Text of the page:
Install lockdown cycling measures in Scotland, urges Cycling UK

Councils in Scotland are being urged to follow the examples of Glasgow and Edinburgh, and seek to install measures to make cycling and walking safer.

Cycling UK has written to council leaders in Scotland providing a guide on how councils can put in place measures during the coronavirus lockdown that are quick to set up and cost very little.

Jim Densham, Cycling UK’s campaigns and policy manager for Scotland said:

“Glasgow and Edinburgh councils are leading the way in Scotland, by being proactive in their measures against Covid-19. Introducing measures to make cycling and walking safer and social distancing easier is vital, for now and in the future when lockdown restrictions are relaxed.

“The reality is we’re unlikely to have a vaccine for quite some time, but we will still need to get about and take exercise. Social distancing is likely to be the 'new normal' in the coming months – that means people need more space to keep safe.

“Cycling UK’s guide will help Scottish councils be proactive in keeping people safe in a cost and resource efficient manner.”

Measures Cycling UK recommends councils adopt include:

  • Creating temporary and wider cycle lanes using cones and planters
  • Widening footpaths
  • Stopping rat runs by closing residential streets

The charity says by putting these in place councils will not just be making the roads safer for key workers on their way to work, families taking their daily exercise or individuals running vital errands, but will also make it easier for everyone to practice social distancing.

Cycling UK has also written to council leaders in England and Wales, urging them to follow the examples of Brighton and Cardiff which have both already put measures in place to support cycling and walking.

Introducing measures to make cycling and walking safer and social distancing easier is vital, for now and in the future when lockdown restrictions are relaxed.

Jim Densham, Cycling UK

Will Butler-Adams, CEO of Brompton Bicycle, backs the guide and said:

“Around us, global cities are taking the lead in repurposing space for cycling and walking. We need the UK to be proactive, especially as increased cycling and walking, post lockdown, will help mitigate against a second wave of infection. If cities don’t act now, it’s very likely that they will discover a huge increase in private car usage post-lockdown, with large impacts on health, air quality and productivity.

“We’d encourage everybody to write to their elected representatives and make the case and demand clear for cycling and walking during and after the pandemic.”

Cycling UK has set up a simple online tool for people who want to see improved facilities for social distancing in their neighbourhood which allows them to contact their council leaders and local councillor.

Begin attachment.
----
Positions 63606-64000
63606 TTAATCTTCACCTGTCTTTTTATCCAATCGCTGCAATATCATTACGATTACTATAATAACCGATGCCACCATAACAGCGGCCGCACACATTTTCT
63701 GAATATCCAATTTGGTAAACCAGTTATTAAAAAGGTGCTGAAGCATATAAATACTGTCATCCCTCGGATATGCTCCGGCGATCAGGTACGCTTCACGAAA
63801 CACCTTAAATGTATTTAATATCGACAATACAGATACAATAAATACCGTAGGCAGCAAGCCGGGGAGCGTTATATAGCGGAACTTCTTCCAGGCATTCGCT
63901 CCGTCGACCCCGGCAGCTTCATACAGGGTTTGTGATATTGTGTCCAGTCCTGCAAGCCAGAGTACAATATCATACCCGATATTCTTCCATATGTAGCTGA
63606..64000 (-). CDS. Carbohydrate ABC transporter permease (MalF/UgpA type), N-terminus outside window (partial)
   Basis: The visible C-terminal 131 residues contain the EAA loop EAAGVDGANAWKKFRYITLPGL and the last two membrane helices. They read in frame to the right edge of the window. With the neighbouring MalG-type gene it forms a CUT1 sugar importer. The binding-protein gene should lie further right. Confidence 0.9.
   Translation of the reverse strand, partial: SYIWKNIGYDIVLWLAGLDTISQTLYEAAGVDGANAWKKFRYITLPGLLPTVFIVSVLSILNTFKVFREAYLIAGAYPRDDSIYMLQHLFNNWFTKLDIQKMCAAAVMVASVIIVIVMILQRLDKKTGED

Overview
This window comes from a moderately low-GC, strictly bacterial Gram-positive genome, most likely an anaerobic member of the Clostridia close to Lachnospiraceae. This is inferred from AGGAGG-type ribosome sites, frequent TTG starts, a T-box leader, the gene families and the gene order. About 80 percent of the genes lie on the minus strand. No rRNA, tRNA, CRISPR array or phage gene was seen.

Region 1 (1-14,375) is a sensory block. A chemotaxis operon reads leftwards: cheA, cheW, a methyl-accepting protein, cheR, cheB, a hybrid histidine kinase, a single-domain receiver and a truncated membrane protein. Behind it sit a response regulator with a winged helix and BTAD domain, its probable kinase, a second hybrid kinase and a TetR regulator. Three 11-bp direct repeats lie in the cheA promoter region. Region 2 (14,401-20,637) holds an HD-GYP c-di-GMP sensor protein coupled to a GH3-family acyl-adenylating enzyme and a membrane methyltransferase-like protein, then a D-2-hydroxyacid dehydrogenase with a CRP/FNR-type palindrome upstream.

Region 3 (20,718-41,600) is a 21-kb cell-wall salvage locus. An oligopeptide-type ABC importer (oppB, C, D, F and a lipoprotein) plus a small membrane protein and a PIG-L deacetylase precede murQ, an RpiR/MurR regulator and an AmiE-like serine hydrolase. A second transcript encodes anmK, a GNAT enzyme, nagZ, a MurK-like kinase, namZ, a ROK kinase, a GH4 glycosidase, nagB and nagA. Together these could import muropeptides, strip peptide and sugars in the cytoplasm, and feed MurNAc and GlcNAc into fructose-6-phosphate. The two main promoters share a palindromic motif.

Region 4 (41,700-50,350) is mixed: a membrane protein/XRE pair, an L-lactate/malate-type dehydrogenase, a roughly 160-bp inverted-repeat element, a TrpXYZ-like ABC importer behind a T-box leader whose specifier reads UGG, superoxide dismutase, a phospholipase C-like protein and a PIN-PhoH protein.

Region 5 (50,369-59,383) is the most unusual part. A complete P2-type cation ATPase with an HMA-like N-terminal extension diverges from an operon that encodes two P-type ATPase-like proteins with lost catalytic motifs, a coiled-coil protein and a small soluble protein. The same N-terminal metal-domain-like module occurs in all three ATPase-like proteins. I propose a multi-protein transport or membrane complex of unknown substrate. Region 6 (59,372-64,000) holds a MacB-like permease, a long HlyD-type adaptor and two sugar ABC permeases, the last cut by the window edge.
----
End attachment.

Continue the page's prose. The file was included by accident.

Mr Densham said:

“If you want improved conditions on your local roads which will allow you to practise social distancing and be safer from other road traffic then tell your council. They have a chance to make a difference right now, if they’re prepared to grasp it.”

Dr Rachel Lee, Policy and Research Manager, Living Streets supporting the campaign said:

“This pandemic is making us all realise how much public space is given over to individual car use rather than walking and cycling. Filtered neighbourhoods, banning cars from certain roads and tackling pavement parking can all help make our daily exercise easier and safer.

“Towns and cities worldwide are starting to reallocate road space so people can carry out their daily exercise at a safe distance from others and free from road danger. Now we can start to follow their lead. With National Walking Month around the corner in May, there's never been a better time to get people moving towards active travel."

Notes to editors

  1. Cycling UK, the national cycling charity, inspires and helps people to cycle and keep cycling, whatever kind of cycling they do or would like to do. Over a century’s experience tells us that cycling is more than useful transport; it makes you feel good, gives you a sense of freedom and creates a better environment for everyone.
  2. Cycling UK’s online tool can be accessed at:
  3. WHO guidance states: “Whenever feasible, consider riding bicycles or walking. This provides physical distancing while helping you to meet the minimum requirement for daily physical activity, which may be more difficult due to increased teleworking, and limited access to sport and other recreational activities.”
  4. Edinburgh and Glasgow councils are saying they are looking into temporary lanes and measures to provide space for cyclists and walkers, as reported in the Scotsman:
  5. In Brighton road space along part of the sea front is being closed to motor vehicles and opened up to cycling and walking:
  6. In Cardiff a 20mph limit, restricted parking and a one way system to discourage trips by car in a key location has been introduced:

Press contact information

For more information contact the national Cycling UK Press Office on 01483 238 315, 07786 320 713 or email